MAGNET hosts climate change session featuring White House advisor
White House advisor Dr. Robert Simon visited MAGNET on Friday, Jan. 28 to discuss the effects of climate change on manufacturing in Northeast Ohio.
Sponsored by Washington, D.C.-based nonprofit Business Forward, the session featured an array of topics on climate change, including the state’s role in the Clean Power Plan, which was announced last year by President Obama.
According to this plan, the Ohio Public Utilities Commission, the Ohio Environmental Protection Agency, and other organizations must work together to reduce greenhouse gas emissions by 21 to 30 percent by 2030.
“Manufacturing is a big part of Ohio,” Simon said. “The state accounts for a lot of [gross domestic product] and up to $40 million in economic activity. … It is vital to global supply chains.”
Cleveland Whiskey founder and CEO Tom Lix also contributed to the discussion, citing a need for related resources for small and mid-size manufacturers who are unlikely to afford an energy consultant.
“I remember 40 years ago when an electrician would come to your house and tell you what to prioritize so you could save money and avoid wasting electricity,” Lix said. “There needs to be that sort of help and advocacy on reduction of emissions for small business owners so we can take the necessary steps to do so.”
Also in attendance were MAGNET’s President and CEO Ethan Karp, Vice President of External Affairs Matthew Fieldman, and board members Felix Brueck (McKinsey) and Para Jones (Stark State College).
Robert Simon serves as Principal Advisor to the Director for Energy, Transportation, and Resources and provides advice and insights on energy, transportation, and natural resources to the Executive Office of Science and Technology Policy. He previously served as a senior consultant for the U.S. Department of Energy and earned his Ph.D from the Massachusetts Institute of Technology.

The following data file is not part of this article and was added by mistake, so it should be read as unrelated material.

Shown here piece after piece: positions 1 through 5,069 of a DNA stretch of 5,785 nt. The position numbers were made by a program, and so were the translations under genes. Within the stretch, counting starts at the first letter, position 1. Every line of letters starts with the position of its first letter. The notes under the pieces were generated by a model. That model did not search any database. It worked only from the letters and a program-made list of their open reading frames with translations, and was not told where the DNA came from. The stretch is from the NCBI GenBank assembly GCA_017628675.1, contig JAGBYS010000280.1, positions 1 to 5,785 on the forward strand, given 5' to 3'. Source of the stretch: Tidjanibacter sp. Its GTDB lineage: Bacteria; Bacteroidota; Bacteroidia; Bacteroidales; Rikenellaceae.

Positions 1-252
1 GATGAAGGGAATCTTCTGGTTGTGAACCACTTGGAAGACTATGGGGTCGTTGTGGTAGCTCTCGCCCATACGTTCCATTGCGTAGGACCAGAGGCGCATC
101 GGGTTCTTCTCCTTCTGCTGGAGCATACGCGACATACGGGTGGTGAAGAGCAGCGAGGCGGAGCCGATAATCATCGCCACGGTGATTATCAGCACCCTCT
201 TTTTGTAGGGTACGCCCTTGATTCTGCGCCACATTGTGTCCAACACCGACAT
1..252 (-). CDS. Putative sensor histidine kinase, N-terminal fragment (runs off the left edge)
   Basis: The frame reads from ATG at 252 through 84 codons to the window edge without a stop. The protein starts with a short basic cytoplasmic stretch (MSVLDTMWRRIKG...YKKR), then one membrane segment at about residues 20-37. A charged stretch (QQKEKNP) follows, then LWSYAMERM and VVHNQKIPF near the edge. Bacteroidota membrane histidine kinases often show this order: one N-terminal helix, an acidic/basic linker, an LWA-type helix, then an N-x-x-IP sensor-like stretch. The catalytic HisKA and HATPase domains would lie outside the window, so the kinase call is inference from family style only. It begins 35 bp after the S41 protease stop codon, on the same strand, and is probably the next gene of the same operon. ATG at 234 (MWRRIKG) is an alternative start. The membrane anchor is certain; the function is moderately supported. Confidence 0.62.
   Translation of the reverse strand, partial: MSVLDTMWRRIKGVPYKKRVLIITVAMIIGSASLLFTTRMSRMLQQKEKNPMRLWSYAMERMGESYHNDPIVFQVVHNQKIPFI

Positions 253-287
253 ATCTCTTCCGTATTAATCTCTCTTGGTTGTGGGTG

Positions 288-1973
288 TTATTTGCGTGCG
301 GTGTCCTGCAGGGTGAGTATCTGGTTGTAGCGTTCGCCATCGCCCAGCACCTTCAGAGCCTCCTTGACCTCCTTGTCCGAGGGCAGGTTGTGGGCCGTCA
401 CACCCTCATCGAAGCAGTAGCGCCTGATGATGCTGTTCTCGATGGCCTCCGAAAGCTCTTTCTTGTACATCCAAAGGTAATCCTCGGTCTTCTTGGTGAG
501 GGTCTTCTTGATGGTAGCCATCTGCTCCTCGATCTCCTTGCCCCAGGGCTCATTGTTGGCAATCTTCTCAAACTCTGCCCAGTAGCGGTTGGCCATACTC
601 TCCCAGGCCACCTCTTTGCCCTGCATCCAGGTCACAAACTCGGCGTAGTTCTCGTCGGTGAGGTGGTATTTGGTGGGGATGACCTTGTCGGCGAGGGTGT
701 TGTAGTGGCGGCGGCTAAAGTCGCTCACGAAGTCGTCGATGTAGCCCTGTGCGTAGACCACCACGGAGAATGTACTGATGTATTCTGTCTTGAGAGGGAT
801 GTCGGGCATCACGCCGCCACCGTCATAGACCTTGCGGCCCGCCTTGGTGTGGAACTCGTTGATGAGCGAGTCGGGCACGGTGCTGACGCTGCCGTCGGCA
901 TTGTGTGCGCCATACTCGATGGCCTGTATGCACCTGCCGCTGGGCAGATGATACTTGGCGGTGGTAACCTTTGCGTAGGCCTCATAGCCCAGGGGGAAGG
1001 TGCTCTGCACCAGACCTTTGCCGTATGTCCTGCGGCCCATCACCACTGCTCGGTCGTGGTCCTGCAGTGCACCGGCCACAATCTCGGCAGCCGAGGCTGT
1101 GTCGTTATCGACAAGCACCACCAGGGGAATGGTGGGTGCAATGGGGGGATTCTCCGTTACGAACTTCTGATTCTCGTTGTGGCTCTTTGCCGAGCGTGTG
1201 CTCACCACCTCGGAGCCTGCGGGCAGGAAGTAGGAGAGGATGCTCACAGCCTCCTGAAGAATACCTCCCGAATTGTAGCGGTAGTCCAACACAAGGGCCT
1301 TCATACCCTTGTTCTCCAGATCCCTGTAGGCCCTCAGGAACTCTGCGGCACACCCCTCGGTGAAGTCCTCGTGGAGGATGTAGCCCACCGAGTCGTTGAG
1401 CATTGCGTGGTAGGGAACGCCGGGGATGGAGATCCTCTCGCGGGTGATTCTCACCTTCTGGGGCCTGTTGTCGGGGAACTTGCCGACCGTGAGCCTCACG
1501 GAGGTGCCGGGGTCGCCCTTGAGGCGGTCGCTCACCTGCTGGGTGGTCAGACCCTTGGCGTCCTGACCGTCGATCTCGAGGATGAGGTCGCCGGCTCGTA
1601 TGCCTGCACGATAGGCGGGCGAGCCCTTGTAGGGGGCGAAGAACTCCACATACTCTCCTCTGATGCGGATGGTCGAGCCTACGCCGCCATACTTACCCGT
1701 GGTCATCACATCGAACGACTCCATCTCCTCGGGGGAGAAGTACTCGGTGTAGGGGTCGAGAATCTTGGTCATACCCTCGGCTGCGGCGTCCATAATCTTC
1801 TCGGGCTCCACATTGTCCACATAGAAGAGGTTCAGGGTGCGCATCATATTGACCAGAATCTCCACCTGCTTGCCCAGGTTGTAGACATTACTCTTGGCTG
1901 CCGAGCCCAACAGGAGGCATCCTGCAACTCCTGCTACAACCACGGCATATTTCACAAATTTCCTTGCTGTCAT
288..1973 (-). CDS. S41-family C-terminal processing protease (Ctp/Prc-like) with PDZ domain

HEADLINE The survey definitively shows that product innovation leads to more growth, while “grow your own workforce” strategies will be needed to fill the major labor shortages hampering small manufacturer growth. Emerging technologies like the Internet of Things (IoT), 3D printing, and digital manufacturing are beginning to enhance innovation and productivity, but still have significant room for adoption amongst Ohio’s small manufacturing businesses. ABOUT THE SURVEY Under the direction of the Ohio Manufacturing Extension Partnership (Ohio MEP), MAGNET: The Manufacturing Advocacy and Growth Network conducted a thorough survey of Ohio’s manufacturing base. Contributing approximately 20% of Ohio’s jobs (and driving in some regions up to 50% of Ohio’s economy), and generating a disproportionate amount of export revenues and Gross Regional Product, manufacturing is critical to Ohio. Greater than 95% of Ohio’s manufacturers are small (under 500 employees), and these manufacturers need to remain competitive both nationally and internationally to ensure our economy’s health. Ohio’s Development Services Agency and the National Institute of Standards and Technology, which runs the MEP, recognizes the importance of this sector and fuels MAGNET and the Ohio MEP program to directly serve and support innovation, efficiency, and growth in small and medium manufacturers. What manufacturers need
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